The impact of spatial deprivation drives migration patterns as well as access to opportunities for human progress. Some of the arguments of understanding spatial differences in human development outcomes include strong geographic effects on living standards for similar households may exist and persist over (possibly considerable) time. There may also be limitations to policymakers as standards of living may be completely determined by mobile, non-geographic characteristics of households. However, a significant subset of these characteristics is unobserved by policymakers and is spatially auto-correlated as a result of a sorting process through migration. The case for targeting poor areas is not obvious in a setting in which there are no evident barriers to migration. The discussion on free migration as capability has been central to this perspective. Certain geographies can affect formation of capabilities. Regions with high poverty rates would also have spatial concentration of households with poor characteristics. Through free migration, households seek to expand freedoms in regions with positive geographies.
Publicly provided goods in this setting, such as rural roads, generate non-negligible gains in improving living standards. The prospects for growth in poor areas will then depend on the ability of governments and community organizations to overcome the tendency for under-investment that such geographic externalities are likely to generate. Aspects of geographic capital relevant to consumption growth embrace both private and publicly provided goods and services. Private investments in agriculture, for example, entail external benefits within an area, as do mixed goods (involving both private and public provisioning) such as health care.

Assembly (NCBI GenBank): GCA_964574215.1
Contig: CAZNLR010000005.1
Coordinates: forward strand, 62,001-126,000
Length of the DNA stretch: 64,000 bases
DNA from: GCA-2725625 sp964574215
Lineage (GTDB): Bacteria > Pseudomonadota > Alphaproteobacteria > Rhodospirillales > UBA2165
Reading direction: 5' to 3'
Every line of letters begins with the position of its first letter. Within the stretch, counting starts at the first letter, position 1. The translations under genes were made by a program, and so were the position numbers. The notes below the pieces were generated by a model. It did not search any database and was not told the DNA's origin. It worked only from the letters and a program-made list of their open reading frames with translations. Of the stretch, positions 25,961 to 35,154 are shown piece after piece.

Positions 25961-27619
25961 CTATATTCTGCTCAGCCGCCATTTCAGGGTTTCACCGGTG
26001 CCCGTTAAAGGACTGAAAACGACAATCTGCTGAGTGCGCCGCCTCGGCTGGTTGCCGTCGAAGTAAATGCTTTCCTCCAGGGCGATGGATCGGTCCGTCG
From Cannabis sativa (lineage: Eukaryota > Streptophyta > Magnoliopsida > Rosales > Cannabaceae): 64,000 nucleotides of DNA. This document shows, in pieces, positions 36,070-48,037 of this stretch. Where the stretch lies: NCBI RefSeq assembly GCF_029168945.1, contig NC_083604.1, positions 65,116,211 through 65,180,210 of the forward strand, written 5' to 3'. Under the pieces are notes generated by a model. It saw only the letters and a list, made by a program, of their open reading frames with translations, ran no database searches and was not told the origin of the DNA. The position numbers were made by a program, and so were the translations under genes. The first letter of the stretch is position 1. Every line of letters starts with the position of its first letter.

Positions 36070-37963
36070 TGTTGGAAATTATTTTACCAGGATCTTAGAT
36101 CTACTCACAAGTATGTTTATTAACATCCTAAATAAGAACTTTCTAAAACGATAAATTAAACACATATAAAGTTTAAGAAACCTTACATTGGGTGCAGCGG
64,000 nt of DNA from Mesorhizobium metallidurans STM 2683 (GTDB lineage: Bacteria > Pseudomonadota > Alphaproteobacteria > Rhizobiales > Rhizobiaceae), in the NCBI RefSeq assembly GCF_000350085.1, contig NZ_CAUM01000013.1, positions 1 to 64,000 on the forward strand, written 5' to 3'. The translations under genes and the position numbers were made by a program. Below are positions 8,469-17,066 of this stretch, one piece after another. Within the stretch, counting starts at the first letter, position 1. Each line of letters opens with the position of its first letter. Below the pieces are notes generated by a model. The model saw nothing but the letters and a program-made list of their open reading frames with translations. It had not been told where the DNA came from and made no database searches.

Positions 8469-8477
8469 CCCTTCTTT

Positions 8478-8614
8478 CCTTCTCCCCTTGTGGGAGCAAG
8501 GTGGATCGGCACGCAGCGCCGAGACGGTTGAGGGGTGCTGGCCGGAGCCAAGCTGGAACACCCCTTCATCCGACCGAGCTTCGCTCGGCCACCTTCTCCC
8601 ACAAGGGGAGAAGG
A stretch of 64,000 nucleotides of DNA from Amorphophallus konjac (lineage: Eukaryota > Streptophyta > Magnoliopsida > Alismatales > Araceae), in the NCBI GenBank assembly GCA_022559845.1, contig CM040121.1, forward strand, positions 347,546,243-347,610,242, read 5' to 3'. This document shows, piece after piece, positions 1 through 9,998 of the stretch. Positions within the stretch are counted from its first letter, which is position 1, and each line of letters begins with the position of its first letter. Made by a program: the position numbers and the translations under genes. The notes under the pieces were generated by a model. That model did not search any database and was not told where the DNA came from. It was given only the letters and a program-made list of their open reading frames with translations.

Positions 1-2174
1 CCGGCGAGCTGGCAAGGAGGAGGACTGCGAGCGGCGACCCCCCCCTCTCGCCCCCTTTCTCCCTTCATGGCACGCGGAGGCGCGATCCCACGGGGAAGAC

Often, discussions on relative poverty and horizontal inequalities shift away from the field of economics to a broader domain of understanding of the social dimensions of poverty. One of the earliest works in this field is found in the works of George Simmel, where he tried to analyse, within the social framework in 1907, what makes a person poor. For him, ‘it is the assistance a person publicly receives from the community that determines her status of ‘impoverished’.Paugam, ‘Rereads of Raymond Aron’, p. 4. At the same time, openness to the outside world, which is well recognized as a long-term source of efficiency and growth, can also lead to spatial concentration. There is a case for policy initiatives to ensure a more spatially equitable allocation of infrastructure and public services, and for policies to ensure freer migration.
Lastly, drawing from the poor-areas programme, it can be argued that some areas have both seasonal and chronic poverty. Lifetime poverty—how many individuals remain chronically poor throughout their lives—is important to recognize, and the time horizon for the identification needs to be defined. Chronic poverty is measured mainly as the presence of impoverishment over a period of time and counts the number of people who have moved in and out of poverty over seasons and years. Therefore, the longer the time perspective, the less poverty will appear.
[Excerpted from the chapter 'Deprivation and Distribution']